Innovation and Adaptation

Gamification: Press 'START' to Begin

By Callum Muntz July 4, 2018


Click here to quickly download a copy of 'Gamification: Press 'START' to Begin'

 "Many of us already game, and for good reason – because it appeals to us (when designed well) and it is fun. That is why we spend hundreds of hours achieving something that does not exist, and is gone when the saved game is deleted."

Gamification is an ever-growing industry, which uses proven techniques to influence human behaviour. It applies the principles that makes games so enjoyable to make real-world activities more engaging. In this paper Callum Muntz argues that gamification can be used to enhance Army’s training. He believes that by taking the best elements of game design and applying them to course design we can alter and improve the way in which learners can progress and demonstrate mastery.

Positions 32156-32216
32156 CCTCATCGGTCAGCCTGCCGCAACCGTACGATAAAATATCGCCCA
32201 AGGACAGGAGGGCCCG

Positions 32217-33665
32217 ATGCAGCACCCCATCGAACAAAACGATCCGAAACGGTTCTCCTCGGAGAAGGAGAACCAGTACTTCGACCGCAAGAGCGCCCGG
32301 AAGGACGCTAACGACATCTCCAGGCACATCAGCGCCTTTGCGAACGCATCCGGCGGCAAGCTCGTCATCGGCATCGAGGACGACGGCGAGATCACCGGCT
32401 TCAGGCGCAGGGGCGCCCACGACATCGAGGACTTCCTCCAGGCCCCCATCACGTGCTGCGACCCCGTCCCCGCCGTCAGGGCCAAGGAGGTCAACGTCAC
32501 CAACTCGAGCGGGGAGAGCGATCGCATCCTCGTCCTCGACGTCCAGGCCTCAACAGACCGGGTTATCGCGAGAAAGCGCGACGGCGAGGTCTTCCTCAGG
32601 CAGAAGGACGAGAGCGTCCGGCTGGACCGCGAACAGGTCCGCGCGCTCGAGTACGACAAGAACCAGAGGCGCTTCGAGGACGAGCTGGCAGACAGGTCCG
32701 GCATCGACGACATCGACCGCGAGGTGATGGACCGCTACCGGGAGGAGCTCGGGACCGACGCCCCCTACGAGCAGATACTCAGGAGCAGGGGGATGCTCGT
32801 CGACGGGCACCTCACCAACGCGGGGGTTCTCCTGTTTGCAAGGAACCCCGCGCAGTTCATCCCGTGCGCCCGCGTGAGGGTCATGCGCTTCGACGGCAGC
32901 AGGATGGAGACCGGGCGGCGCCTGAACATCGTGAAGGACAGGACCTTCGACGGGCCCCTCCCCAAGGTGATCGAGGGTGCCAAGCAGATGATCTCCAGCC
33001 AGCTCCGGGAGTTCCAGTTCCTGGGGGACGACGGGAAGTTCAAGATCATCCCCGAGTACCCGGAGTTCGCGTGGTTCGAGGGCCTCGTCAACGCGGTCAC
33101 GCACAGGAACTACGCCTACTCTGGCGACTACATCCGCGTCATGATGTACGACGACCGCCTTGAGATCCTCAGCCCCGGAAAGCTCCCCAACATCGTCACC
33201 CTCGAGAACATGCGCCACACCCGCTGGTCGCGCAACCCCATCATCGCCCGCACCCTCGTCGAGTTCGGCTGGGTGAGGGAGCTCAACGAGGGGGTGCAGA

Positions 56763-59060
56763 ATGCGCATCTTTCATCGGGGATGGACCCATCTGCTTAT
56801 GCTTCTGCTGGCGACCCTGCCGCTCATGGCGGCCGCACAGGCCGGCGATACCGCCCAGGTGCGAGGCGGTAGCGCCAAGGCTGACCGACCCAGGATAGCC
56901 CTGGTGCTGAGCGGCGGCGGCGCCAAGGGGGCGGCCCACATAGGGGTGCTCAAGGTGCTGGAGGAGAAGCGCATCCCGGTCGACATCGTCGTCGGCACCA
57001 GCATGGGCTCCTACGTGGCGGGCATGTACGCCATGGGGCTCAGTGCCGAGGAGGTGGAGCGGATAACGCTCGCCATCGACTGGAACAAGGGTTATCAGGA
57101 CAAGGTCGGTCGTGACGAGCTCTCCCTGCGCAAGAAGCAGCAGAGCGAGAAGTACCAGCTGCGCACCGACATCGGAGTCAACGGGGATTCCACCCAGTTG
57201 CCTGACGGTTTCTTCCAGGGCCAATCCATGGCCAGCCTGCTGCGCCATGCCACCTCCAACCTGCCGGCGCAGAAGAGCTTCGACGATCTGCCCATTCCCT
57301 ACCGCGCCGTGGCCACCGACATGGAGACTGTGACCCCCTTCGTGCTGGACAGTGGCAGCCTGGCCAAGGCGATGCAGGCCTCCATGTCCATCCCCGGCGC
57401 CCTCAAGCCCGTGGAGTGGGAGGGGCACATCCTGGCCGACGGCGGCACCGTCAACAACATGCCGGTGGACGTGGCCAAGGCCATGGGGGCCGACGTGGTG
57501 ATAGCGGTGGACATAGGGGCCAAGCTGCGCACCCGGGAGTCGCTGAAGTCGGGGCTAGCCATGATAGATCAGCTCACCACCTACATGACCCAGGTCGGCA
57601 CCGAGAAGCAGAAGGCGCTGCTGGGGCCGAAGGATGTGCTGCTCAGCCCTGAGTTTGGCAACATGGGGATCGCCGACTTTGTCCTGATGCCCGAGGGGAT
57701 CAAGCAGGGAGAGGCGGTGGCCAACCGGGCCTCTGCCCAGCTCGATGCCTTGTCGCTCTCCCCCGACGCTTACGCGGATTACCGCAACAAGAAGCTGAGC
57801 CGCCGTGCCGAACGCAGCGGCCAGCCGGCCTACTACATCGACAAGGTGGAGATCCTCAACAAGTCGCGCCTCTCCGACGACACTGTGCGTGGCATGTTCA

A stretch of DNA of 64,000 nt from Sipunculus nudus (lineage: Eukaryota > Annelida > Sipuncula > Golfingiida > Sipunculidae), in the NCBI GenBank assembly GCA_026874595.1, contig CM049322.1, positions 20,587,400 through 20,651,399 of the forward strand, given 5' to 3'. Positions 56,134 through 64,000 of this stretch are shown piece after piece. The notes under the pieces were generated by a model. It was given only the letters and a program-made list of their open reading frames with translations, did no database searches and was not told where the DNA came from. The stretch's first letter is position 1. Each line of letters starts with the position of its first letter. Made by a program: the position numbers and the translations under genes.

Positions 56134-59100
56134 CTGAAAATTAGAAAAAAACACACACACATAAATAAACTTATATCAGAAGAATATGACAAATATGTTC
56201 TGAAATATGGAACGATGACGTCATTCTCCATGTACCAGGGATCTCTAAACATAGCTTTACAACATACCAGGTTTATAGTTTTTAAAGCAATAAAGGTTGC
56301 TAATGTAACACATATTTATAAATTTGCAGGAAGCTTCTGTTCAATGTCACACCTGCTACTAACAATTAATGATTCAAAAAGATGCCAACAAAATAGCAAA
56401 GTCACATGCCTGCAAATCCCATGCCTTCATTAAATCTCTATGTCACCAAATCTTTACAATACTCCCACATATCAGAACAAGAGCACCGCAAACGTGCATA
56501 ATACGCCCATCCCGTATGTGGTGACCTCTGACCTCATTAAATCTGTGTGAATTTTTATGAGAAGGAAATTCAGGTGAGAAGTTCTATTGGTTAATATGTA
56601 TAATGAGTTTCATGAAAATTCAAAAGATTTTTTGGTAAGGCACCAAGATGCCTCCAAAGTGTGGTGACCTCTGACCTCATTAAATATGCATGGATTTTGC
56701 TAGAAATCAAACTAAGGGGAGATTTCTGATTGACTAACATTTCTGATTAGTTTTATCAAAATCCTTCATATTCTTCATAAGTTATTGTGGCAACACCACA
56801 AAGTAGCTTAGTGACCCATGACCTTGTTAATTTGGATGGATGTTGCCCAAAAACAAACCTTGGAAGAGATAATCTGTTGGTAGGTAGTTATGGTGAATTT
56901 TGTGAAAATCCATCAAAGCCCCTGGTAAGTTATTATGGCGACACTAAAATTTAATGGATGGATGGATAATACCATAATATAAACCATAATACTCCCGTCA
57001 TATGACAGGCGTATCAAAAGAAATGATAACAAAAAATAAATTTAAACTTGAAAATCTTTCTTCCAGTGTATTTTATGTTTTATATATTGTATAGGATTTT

Portrait

Biography

Callum Muntz

Callum Muntz is an Infantry Officer serving in the 1st Battalion, The Royal Australian Regiment. He has served in the Army for 14 years inside Combat Brigades, SOCOMD, Kapooka and RMC-D. He considers himself a proud nerd, an avid Star Wars fan, and a gamer (when he finds time around his toddler son) – even if he isn’t very good.

The views expressed in this article are those of the author and do not necessarily reflect the position of the Australian Army, the Department of Defence or the Australian Government.



Comments

Callum,

Thank you for that great article. Not a field I would have personally explored otherwise. I will certainly be looking into gamification to enhance training design inside my small sphere of influence.

G'day Beau,

Thanks for the kind words. I certainly hope it opens some avenues of exploration for you when considering your training design.

If you are truly interested, I cannot over-recommend 'Actionable Gamification'. A great book.

I think the next step is probably demonstrating how to implement the idea of 'Human-Focused Design' into existing training. This may give people a real, tangible way of understanding just how they can make their training better (i.e. motivate their trainees to desire the training).

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